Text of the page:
Rustenburg - There were times when Eduardo Muchave’s clients were exclusively men.
The 41-year-old Mozambican is a barber who operates out of a small tent in Marikana.
However, when the miners’ strike intensified, leaving many people out of pocket, Muchave started having new clients: women who wanted to cut their hair as they couldn’t afford expensive hairstyles anymore.
“They would tell me they have no money to go to a hair salon and that it’s better if they cut their hair. Some men brought their wives to me to cut their hair. They would say: ‘Please cut my wife’s hair. I don’t have money to take her to a hair salon and I also don’t have money to pay you, but you can see how her hair is’.”
Muchave said he charges R20 for a haircut. Many people would arrive at his tent with no money. Some would come with only R5. He has cut many people’s hair on credit and believes he is owed about R1 200.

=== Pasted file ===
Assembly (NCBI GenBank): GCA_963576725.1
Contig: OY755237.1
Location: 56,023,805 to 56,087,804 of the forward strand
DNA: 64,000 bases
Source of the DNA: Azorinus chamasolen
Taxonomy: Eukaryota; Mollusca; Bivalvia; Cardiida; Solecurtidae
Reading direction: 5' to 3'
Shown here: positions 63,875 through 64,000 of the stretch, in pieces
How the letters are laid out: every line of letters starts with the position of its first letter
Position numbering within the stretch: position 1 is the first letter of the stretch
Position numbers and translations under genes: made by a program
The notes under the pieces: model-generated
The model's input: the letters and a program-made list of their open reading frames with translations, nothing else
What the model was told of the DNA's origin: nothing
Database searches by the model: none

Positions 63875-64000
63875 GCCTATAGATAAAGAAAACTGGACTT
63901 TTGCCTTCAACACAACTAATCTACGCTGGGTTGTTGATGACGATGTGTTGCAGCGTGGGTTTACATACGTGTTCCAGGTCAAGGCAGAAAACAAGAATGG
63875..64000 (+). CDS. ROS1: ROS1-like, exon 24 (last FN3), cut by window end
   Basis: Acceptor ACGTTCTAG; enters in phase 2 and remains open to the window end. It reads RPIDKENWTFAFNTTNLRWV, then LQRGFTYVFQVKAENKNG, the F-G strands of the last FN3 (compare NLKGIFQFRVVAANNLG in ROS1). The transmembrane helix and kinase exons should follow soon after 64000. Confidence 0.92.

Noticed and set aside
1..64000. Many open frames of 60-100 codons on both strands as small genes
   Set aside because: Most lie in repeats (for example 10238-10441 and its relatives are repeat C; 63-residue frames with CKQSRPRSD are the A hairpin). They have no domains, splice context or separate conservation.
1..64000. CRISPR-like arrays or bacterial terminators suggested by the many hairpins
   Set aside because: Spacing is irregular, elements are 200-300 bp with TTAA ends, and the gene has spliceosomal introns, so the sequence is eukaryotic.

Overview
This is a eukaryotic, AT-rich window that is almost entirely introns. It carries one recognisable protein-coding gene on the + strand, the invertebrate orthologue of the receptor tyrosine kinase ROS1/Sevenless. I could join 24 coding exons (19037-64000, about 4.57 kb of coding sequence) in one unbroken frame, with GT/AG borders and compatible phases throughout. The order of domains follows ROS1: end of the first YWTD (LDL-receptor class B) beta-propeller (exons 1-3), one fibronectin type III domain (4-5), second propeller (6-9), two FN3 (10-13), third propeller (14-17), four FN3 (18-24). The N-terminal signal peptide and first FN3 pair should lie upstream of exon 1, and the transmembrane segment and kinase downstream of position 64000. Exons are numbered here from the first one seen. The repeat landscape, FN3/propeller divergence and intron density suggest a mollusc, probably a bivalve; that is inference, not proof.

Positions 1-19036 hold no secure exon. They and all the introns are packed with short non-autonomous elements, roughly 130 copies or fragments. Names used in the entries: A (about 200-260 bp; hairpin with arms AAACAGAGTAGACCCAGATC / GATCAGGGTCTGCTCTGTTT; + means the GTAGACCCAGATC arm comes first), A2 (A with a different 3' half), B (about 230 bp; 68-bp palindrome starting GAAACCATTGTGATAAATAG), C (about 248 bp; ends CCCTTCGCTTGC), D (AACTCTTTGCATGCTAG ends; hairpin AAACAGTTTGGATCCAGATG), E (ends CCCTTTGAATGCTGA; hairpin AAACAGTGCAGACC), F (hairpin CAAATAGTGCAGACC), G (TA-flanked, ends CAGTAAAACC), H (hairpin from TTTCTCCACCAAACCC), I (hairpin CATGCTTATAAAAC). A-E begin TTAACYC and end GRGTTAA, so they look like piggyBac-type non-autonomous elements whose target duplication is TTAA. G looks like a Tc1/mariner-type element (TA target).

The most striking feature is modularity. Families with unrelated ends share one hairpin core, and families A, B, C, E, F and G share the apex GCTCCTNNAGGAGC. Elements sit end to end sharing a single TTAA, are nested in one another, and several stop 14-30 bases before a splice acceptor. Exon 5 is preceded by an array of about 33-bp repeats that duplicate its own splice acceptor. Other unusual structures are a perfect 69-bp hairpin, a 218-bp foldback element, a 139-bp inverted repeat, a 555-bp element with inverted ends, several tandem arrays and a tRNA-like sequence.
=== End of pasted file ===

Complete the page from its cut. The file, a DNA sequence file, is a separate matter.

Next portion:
Although he would spend the whole day cutting people’s hair, he would sometimes return home empty-handed as the miners would have no money to pay him. He also battled to take care of his family.
“Some said they did not know when they would pay me back, and as it is, I don’t know if I will ever get my money back,” he said.
“But I could not say no to them. These are the people I live with, and if I need help tomorrow, they would help me. I could not let them go around with unkempt hair.
“Sometimes they came to me asking to borrow money and I had to help.
“They were on a strike, and I understood.”
Muchave is elated that the country’s longest strike is over because it means that he will stop cutting hair on credit and will start to make some money to feed his family.
“The days of eating cabbage are over. I want meat now,” he said.